To distinguish itself among other e-commerce sites and to further cement its luxury image, BestSelections.com hired Princess Michael of Kent to write a monthly column about her worldwide travels and what she buys in various towns. Her first report focused on Venice, with site connections to two London stores that sell linens and Venetian glass through BestSelections.
The site features a hip list of retail partners, including Scoop in New York, Tracey Ross and Emma Gold in Los Angeles, The American Hotel in Sag Harbor, N.Y., and Voyage in London, which reflect a level of taste of the company’s merchandising team and the social connections of its president of international, Roberto Devorik, who formerly worked with Versace in London and assisted Princess Diana with her personal shopping. Princess Michael also helps the staff find similarly minded stores.
“Luxury in my mind is no longer a word that just speaks to cost,” Merser says. “It’s something that works for you, and it can be the best of whatever category you might be interested in. If it’s hot chocolate, then it’s Serendipity hot chocolate for $5. That’s a luxury product.”
Another active multibrand site, LuxuryFinder.com, launched in December, also contains original editorial and a broad array of product categories. However, most of the merchandise sold through the site is warehoused and shipped directly by LuxuryFinder.
Among its offerings are a $990 beaded Badgley Mischka handbag, $945 python hobo handbags from Lambertson Truex, an Asprey & Garrard topaz daisy necklace for $19,700 and paintings by George Romney and Thomas Gainsborough priced upward of $125,000, although art work purchases are queried through a partner dealer, Richard L. Feigen.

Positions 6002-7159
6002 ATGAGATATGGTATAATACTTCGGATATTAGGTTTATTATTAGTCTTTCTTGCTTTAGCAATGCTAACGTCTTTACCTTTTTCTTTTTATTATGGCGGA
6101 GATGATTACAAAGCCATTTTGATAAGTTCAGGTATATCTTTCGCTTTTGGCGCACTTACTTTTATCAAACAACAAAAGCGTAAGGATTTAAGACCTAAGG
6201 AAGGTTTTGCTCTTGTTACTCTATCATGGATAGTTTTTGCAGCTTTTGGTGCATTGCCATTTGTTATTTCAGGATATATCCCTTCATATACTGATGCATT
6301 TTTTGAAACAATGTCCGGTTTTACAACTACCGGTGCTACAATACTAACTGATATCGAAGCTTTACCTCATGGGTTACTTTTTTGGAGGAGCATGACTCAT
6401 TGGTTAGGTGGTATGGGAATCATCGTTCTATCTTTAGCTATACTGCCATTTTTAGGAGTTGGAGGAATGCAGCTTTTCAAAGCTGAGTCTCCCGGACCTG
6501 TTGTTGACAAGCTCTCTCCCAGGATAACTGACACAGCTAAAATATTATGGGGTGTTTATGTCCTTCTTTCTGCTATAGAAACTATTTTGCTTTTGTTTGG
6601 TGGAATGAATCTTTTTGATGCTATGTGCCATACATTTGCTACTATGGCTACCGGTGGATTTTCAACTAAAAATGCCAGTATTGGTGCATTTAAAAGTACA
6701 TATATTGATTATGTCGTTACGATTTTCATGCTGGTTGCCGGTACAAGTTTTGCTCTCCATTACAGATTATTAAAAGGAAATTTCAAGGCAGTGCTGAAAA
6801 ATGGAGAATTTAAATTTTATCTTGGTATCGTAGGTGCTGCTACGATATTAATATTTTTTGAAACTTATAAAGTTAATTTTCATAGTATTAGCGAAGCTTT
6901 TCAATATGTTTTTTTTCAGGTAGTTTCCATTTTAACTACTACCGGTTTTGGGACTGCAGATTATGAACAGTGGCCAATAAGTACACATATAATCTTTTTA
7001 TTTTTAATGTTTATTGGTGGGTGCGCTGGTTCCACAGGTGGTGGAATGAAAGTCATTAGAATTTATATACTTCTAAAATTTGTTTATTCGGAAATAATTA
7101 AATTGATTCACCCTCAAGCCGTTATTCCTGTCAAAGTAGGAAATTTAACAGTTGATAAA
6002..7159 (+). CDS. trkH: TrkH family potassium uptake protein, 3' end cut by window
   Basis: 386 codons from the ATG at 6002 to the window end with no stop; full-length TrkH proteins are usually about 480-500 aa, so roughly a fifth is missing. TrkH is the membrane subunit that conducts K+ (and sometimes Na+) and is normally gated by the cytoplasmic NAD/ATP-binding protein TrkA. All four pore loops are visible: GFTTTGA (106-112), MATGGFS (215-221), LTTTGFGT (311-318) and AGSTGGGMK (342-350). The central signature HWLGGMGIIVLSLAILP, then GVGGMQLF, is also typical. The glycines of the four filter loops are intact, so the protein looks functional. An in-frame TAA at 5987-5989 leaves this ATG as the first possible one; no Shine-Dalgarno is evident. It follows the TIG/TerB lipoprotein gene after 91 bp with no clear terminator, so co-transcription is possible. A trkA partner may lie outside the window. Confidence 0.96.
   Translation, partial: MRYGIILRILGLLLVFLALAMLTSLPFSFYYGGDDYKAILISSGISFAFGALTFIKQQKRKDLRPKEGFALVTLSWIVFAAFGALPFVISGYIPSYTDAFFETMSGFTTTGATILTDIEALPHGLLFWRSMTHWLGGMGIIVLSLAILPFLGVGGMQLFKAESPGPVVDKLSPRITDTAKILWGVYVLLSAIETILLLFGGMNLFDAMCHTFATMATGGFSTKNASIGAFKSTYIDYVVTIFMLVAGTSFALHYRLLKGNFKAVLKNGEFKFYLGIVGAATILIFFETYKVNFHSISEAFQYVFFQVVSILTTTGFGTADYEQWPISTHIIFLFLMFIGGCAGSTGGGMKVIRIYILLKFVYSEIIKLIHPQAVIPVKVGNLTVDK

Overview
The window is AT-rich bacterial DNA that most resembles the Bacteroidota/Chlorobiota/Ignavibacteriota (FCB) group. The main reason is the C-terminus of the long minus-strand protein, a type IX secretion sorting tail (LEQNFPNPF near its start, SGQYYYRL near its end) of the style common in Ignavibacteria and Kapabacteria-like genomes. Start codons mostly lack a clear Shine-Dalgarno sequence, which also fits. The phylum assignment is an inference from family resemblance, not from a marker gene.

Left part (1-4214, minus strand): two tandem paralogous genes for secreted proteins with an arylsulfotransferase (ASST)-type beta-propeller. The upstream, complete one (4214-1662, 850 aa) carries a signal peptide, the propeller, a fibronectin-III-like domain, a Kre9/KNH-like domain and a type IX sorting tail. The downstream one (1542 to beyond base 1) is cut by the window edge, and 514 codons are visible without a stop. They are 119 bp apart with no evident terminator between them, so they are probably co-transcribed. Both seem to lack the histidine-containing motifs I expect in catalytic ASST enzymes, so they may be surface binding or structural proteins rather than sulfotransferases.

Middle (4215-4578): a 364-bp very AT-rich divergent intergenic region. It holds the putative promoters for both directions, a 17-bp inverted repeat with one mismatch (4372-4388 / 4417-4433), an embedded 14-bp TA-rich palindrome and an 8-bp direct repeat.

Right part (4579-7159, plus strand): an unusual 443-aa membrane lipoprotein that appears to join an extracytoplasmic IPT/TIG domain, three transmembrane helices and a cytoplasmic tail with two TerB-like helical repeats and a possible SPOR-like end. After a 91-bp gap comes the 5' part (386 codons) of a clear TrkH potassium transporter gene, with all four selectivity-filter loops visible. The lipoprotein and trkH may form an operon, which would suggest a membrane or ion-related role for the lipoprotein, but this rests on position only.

James Finkelstein, president of LuxuryFinder, says the site’s features include the ability to search for luxury items on the Internet, regardless of whether they are carried by LuxuryFinder, and a “luxury calendar,” where customers can use an e-mail service that alerts them to social and cultural events in various cities, as well as personal reminders via e-mail of anniversaries and birthdays, along with gift-giving advice.
“When we started, we really had to persuade people to add their brands to the site,” Finkelstein says. “People are very concerned about their image and brand, but now it’s really a question of how quickly we can get their brands on.”
Other designer sites are still in development.
Style365.com launched in February as an online guide to style with features on fashion, interior design and leisure activities, although not entirely geared toward luxury items. Its e-commerce component is still in development.
Style365 is one of the most stylized of the current online offerings, with a design by Massimo Vignelli that features related imagery from Bruce Weber and Mats Gustafson. It features a directory of what its editors consider to be some of the most stylish Web sites on the Internet, listing fashionable Web sites from Costume National, Yves Saint Laurent, Jean Paul Gaultier and Levi’s, plus leading sites in technology, food, gardening and travel.